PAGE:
Greek Bailout Working*

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Still here!

The asterisk symbolizing the caveats “in part” and “as long as you Germans get around to giving us some of that debt relief you so grudgingly agreed to consider maybe thinking about one day pretty soon.”

Greek banks will not need any further recapitalisation after the latest round, in which the European Central Bank put their additional capital needs at 14.4 billion euros, the ECB's Monetary Policy Strategy division head Rasmus Rueffer said. "If we don't make the critical decision in let's say February 2016, and we push the critical decision back to next summer or even 2017, then all the results will be delayed," Tsakalotos told the American-Hellenic Chamber of Commerce.

Savers would not return their deposits to Greek banks, banks would not resume lending to businesses and investors would delay decisions to invest if the spectre of a possible Greek exit from the single currency area were not removed.

Greek banks won’t need even more recapitalisation- ECB [Reuters]
Greece seeks debt relief deal in February 2016 [Reuters]

Related

This Is Really Only The "Second" Greek Bailout?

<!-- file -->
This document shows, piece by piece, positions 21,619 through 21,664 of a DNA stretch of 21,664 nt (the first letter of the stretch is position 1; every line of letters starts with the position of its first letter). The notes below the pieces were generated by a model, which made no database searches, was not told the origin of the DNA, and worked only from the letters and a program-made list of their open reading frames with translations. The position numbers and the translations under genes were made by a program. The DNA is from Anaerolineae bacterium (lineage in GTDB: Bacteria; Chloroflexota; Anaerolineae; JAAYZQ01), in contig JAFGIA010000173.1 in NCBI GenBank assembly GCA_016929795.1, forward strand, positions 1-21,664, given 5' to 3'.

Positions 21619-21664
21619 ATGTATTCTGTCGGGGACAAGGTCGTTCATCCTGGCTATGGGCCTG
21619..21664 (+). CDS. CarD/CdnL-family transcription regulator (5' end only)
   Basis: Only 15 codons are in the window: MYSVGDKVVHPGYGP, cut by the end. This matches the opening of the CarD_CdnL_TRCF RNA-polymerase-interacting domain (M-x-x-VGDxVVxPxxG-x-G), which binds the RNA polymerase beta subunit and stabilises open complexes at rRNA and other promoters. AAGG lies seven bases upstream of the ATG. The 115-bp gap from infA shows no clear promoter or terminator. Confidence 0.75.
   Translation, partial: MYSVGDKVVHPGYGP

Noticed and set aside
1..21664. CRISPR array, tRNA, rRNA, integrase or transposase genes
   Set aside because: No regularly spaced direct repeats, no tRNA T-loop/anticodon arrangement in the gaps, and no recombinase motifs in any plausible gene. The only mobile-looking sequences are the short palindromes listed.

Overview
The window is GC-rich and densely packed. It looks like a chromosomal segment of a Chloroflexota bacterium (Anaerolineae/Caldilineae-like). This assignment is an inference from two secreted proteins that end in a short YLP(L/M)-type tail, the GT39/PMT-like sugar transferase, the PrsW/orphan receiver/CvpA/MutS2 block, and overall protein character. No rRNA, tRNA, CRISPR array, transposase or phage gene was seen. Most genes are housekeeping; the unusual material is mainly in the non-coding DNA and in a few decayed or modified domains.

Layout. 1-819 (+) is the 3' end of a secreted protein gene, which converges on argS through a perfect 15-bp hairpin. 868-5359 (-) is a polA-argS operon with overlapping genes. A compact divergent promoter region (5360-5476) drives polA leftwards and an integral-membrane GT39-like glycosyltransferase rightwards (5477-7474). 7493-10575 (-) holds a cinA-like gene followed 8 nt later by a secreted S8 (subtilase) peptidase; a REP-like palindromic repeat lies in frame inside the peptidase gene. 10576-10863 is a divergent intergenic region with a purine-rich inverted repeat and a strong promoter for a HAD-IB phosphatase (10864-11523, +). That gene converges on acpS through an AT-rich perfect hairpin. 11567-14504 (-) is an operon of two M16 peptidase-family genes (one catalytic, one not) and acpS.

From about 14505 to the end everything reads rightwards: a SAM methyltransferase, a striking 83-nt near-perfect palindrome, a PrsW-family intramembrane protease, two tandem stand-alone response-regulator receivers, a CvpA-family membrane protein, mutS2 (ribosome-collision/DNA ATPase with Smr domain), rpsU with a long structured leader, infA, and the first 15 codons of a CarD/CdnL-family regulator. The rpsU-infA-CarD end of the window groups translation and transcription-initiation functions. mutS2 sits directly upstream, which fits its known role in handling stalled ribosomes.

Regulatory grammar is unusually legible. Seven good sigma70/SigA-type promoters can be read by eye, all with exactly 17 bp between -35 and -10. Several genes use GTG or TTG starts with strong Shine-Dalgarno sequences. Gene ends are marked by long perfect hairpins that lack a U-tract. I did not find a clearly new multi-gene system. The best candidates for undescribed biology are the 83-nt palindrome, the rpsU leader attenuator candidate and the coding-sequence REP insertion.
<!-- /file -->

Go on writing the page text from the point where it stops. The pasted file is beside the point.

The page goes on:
If you're into Greece you've probably already read all about it and if you're not I can't make you. But in brief: Greece is fixed and we will NEVER HEAR ABOUT ANY PROBLEMS EVER AGAIN. In less brief: (1) Some folks stayed up all night and produced a statement. (2) Greece's private creditors will be offered the long-anticipated opportunity to voluntarily exchange their old bonds for new bonds, which will for the most part be the same as the old bonds except for minor differences including but not limited to a greatly extended maturity (to 2042), a 53.5% reduced face amount, and a 3.6% blended interest rate. (3) If they don't voluntarily exchange, which they will because - hilariously - they've already taken accounting writedowns (and also because I guess it's better than a disorderly default), private holders will get CAC'ed, which may or may not be as bad as it sounds, but in any case at least CDS will pay out, unless it doesn't. (4) Also the public sector will do various helpful, confusing things. (5) In exchange for this, Greece will enact horrible austerity, and because no one believes that Greece will actually do that, there will be escrow accounts and what Reuters ominously calls "permanent surveillance by an increased European presence on the ground." (6) Everyone is pretty sure we'll be doing this again in six months and, look, just fair warning, I will not be writing about it then, because feh. We haven't had a serious international bankruptcy, which this pretty much is, since I started paying attention to the financial markets, two months ago, so I mostly think about insolvency from a US bankruptcy law perspective. One thing that happens in bankruptcy is that, like, really really roughly speaking, the creditors stop being creditors and become the owners. This isn't always the case but the basic playbook of US bankruptcy law is: